WHERE there is no money, there can be no racing and nobody is more aware of this fact than Dingo Race Club president Jeff Olive.
After a funding grant which was little more than a drop in the ocean compared to recent offers given to TAB race meets in Queensland’s south-east and coastal communities, many country race followers are in disbelief.
New minimum safety standards set by Queensland Racing means the bulk of new funding flowing through country clubs, as little as it is, must be spent on bringing clubs into line with the requirements.
The $9000 allocated to non-TAB clubs such as Dingo will be welcomed by Olive, but he is adamant that it’s nowhere near the level needed to meet the standards set.
“Any money is good money but we can’t go on like this forever,” he said.
“It makes it real hard but somehow you just get by.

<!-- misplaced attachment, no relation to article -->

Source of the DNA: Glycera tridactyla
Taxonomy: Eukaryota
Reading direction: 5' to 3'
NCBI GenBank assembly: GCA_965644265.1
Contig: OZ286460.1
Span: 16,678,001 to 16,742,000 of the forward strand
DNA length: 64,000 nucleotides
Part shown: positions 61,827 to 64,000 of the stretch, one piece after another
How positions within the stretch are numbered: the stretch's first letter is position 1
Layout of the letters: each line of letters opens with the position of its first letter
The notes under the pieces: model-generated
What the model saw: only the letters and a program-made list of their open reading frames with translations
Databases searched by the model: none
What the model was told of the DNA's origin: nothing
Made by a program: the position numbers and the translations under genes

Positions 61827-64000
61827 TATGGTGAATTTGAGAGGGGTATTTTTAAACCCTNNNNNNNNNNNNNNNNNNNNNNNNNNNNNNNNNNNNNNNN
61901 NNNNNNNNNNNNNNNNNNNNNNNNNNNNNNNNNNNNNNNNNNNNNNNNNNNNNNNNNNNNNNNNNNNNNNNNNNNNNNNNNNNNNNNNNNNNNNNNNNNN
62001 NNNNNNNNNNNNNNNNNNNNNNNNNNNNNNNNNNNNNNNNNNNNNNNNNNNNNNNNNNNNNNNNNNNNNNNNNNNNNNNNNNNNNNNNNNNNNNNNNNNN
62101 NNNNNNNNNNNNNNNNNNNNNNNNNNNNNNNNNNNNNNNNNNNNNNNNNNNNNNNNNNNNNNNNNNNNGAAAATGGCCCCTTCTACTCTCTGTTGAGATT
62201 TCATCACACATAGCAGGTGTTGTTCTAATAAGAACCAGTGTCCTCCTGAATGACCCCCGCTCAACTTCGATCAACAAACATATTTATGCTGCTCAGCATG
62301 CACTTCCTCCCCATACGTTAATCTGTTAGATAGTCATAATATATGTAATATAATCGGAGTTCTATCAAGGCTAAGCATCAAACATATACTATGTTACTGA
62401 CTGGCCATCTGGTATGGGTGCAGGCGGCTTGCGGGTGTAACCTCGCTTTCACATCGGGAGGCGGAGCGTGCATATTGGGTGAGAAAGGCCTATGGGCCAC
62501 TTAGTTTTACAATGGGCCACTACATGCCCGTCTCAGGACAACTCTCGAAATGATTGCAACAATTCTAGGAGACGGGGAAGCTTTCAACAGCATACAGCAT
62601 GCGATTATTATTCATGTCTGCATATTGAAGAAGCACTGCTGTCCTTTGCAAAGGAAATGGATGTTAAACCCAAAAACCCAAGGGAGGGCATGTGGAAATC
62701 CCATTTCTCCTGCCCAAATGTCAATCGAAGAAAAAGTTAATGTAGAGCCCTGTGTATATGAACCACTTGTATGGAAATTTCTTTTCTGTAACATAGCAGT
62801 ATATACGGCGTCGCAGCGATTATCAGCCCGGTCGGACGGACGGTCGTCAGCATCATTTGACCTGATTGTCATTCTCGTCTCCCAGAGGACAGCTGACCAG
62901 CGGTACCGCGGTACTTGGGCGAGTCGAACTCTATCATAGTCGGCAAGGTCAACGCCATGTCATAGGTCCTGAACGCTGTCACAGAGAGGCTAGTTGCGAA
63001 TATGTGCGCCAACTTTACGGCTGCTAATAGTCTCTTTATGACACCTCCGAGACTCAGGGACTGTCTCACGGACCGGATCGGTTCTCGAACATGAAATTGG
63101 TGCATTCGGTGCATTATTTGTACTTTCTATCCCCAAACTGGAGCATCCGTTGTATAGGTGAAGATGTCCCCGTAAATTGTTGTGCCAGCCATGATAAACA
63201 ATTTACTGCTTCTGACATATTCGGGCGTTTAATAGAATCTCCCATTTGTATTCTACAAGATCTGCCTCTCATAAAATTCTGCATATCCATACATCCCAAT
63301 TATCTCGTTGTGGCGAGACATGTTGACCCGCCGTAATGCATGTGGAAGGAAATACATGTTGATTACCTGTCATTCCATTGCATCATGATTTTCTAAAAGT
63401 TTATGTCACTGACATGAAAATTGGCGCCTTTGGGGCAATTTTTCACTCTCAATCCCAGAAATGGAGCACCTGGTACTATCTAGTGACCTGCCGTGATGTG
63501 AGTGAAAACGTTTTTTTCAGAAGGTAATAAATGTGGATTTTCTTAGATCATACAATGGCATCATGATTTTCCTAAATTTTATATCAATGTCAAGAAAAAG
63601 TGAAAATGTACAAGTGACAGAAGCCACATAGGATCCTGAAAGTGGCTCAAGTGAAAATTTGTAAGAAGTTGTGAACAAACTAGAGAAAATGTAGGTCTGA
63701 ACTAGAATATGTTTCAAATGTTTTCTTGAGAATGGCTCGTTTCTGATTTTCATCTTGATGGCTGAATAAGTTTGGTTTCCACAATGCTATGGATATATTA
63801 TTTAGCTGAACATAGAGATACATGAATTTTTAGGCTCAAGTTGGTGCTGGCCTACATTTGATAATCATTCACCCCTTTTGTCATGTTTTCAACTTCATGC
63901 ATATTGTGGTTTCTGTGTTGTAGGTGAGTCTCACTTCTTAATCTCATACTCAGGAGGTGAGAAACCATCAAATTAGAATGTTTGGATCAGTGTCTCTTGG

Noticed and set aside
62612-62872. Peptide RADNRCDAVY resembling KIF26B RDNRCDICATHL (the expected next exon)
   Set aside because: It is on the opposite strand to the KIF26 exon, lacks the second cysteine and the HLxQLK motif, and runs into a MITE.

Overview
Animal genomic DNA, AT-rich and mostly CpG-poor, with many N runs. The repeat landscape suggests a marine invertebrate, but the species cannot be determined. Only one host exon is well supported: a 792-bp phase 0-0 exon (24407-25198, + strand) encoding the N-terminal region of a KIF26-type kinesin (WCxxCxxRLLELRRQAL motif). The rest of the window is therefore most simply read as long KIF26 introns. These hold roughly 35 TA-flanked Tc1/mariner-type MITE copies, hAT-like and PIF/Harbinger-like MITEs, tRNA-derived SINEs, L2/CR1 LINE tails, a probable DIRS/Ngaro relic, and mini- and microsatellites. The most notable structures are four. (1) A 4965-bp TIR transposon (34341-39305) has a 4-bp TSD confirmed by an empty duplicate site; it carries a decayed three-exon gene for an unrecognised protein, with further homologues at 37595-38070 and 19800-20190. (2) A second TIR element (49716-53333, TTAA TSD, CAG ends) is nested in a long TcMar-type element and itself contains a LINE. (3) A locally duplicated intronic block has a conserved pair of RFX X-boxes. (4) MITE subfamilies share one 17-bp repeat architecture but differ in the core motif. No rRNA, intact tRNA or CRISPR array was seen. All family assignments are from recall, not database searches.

“A good committee like ours certainly helps.”
Recently the club installed new outside running rails as part of the new safety standards without any financial assistance. The club acquired the equipment by its own means.
He said the new funding grant, which was expected to be spread over a three-year period, would most likely be used to install air-conditioning in the jockey and stewards rooms – another component of the safety requirements.
“We don’t absolutely have to do it, but they strongly recommend it,” Olive said.
The Dingo course has in past years been typified as a dirt track but with strong rainfall across the region in recent months, the grass is looking greener than ever. QR standards stipulate tracks must be either dirt or turf and not a combination of both and that has Olive nervous.
“I don’t know what’s going to happen if we don’t get enough rain next year,” he said.
“Because they’re telling us it’s got to be one or the other.”
Whatever the circumstances, Olive is determined to bring the Dingo Cup and its world-famous Dingo trap-throwing competition back bigger and better next year.
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